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Organizational Data

  •   DRKS00018931
  •   2019/11/22
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  •   yes
  •   Approved
  •   2019-729N, Medizinische Ethik-Kommission II Medizinische Fakultät Mannheim der Universität Heidelberg
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Secondary IDs

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Health Condition or Problem studied

  •   K74.6 -  Other and unspecified cirrhosis of liver
  •   K72.0 -  Acute and subacute hepatic failure
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Interventions/Observational Groups

  •   Experimental Arm/ Study Intervention: In RIPC, a blood pressure cuff is placed around an arm immediately prior to surgery (after induction of anesthesia and before/ during incision/dissection) and inflated to 200 mmHg or a pressure ≥50 mmHg above systolic pressure for 5 minutes (= limb ischemia). This corresponds to the ischemic stimulus distant from the target organ and is followed by a 5-min break (= limb reperfusion). The whole schedule is performed three times for a total of three 10-min cycles (= 30 min/patient).
  •   Control Arm/ "sham"-RIPC: In "sham"-RIPC, a blood pressure cuff is placed around an arm immediately prior to surgery (after induction of anesthesia and before/ during incision/dissection), but NOT inflated. This is followed by a 5-min break. The whole schedule is performed three times for a total of three 10-min cycles (= 30 min/patient).
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Characteristics

  •   Interventional
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  •   Randomized controlled trial
  •   Blinded
  •   patient/subject, investigator/therapist, assessor, data analyst
  •   Placebo
  •   Prevention
  •   Parallel
  •   III
  •   N/A
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Primary Outcome

The primary endpoint is the level of the serum transaminases (alanine aminotransferase, ALAT, and aspartate aminotransferase, ASAT) on the first postoperative day (= POD 1). These blood samples are all routinely taken, as predetermined in the clinic's own pathway for liver resections, and therefore do not constitute study-related measures.

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Secondary Outcome

Secondary endpoints are: complications according to Clavien Dindo, reinterventions, hospital stay, and readmission. Moreover, effects of RIPC on biomarkers of ischemia-reperfusion injury (serotonin, VEGF) and necrotic cell death (Hmgb1) will be measured in plasma before RIPC (t0), immediately after RIPC (t1), and at 3 hours after RIPC (t2) using ELISA.

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Countries of Recruitment

  •   Germany
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Locations of Recruitment

  • University Medical Center 
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Recruitment

  •   Actual
  •   2019/12/02
  •   102
  •   Monocenter trial
  •   National
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Inclusion Criteria

  •   Both, male and female
  •   18   Years
  •   no maximum age
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Additional Inclusion Criteria

Persons meeting the following criteria may be included in the study:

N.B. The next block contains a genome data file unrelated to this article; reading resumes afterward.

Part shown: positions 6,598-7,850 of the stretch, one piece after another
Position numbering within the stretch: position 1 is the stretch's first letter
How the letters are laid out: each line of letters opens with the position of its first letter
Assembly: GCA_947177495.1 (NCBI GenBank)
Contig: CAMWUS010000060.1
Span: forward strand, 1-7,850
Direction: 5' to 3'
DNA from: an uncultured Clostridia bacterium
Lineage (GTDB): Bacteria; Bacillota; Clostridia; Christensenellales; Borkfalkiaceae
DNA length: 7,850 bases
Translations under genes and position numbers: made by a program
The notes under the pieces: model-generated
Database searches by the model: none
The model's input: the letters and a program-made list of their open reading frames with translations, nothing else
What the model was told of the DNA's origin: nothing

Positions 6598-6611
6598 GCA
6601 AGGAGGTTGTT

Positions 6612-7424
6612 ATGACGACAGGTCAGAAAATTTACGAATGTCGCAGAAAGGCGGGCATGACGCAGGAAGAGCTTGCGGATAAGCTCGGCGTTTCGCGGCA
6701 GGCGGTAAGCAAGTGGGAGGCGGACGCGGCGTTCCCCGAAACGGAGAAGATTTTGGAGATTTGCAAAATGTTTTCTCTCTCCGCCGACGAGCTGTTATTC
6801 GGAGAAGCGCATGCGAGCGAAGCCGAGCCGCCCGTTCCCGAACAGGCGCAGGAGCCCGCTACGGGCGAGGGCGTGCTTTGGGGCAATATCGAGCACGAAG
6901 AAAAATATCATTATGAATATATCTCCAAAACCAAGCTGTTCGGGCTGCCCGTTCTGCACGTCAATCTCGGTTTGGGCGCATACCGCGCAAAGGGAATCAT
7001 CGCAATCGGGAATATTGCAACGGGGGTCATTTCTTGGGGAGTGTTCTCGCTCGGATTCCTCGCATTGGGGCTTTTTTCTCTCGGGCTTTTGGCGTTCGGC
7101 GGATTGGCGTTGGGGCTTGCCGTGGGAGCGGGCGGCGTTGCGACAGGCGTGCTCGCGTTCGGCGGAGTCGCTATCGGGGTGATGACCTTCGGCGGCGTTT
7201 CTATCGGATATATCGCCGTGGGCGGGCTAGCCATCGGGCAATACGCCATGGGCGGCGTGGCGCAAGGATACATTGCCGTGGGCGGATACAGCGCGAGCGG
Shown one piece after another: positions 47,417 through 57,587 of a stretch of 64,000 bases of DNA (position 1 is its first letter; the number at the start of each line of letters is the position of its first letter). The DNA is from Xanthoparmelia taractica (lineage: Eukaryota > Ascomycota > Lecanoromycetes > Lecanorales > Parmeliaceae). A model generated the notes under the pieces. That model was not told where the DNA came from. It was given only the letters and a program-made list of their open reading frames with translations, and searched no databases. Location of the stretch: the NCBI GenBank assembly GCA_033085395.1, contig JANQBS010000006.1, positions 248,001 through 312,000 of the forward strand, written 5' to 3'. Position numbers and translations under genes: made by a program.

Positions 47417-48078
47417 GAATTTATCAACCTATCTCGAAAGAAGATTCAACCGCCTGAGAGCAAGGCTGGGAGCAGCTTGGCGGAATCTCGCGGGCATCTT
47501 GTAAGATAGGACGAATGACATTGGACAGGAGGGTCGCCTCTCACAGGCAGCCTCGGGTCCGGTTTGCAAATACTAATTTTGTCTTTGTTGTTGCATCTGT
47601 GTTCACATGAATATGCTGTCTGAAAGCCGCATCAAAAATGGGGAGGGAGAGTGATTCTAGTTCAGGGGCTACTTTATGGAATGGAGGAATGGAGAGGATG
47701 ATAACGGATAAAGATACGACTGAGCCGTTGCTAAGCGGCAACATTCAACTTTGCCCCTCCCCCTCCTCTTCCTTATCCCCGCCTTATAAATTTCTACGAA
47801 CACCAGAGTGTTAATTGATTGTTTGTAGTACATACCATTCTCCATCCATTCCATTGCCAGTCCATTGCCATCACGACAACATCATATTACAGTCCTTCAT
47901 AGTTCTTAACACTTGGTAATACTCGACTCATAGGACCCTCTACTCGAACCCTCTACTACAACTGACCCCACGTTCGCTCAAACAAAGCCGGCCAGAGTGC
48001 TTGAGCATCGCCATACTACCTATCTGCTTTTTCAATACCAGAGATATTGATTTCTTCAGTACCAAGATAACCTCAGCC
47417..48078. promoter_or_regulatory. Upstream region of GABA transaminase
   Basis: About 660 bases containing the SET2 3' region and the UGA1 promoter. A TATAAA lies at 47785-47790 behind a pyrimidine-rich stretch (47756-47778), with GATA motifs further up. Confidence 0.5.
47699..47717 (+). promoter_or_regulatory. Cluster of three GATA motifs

• Known pre-damage to the liver (e.g. liver cirrhosis (Child Pugh A and B), steatosis, fibrosis, s/p chemotherapy, other pathologies leading to liver damage)
• Planned elective liver resection or dissection of the liver tissue (so-called "in situ split") with subsequent resection
• Signed informed consent
• Age ≥18 years

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Exclusion Criteria

Persons meeting any of the following criteria cannot be included in the study:
• Patients not able to give informed consent
• Liver cirrhosis Child Pugh C
• Patients presenting with the following contraindications to the study intervention (RIPC): arterial occlusive disease (AOD), infections or wounds on the upper extremity, poorly controlled diabetes mellitus, or deep vein thrombosis of the upper extremity
• Patients in whom a Pringle maneuver is unlikely due to the type of procedure or extent of resection (e.g. very small and/or peripheral resections)

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Addresses

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    • Medizinische Fakultät Mannheim
    • Seminarstr. 2
    • 69117  Heidelberg
    • Germany
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    •   +49 6221 54-2100 & -2001
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    • Universität Heidelberg, Medizinische Fakultät Mannheim, Chirurgische Klinik
    • Ms.  PD Dr. med.  Julia  Hardt 
    • Theodor-Kutzer-Ufer 1-3
    • 68167  Mannheim
    • Germany
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    • Universität Heidelberg, Medizinische Fakultät Mannheim, Chirurgische Klinik
    • Ms.  PD Dr. med.  Julia  Hardt 
    • Theodor-Kutzer-Ufer 1-3
    • 68167  Mannheim
    • Germany
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Sources of Monetary or Material Support

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    • Universität Heidelberg, Medizinische Fakultät Mannheim, Chirurgische Klinik
    • Theodor-Kutzer-Ufer 1-3
    • 68167  Mannheim
    • Germany
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Status

  •   Recruiting ongoing
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Trial Publications, Results and other Documents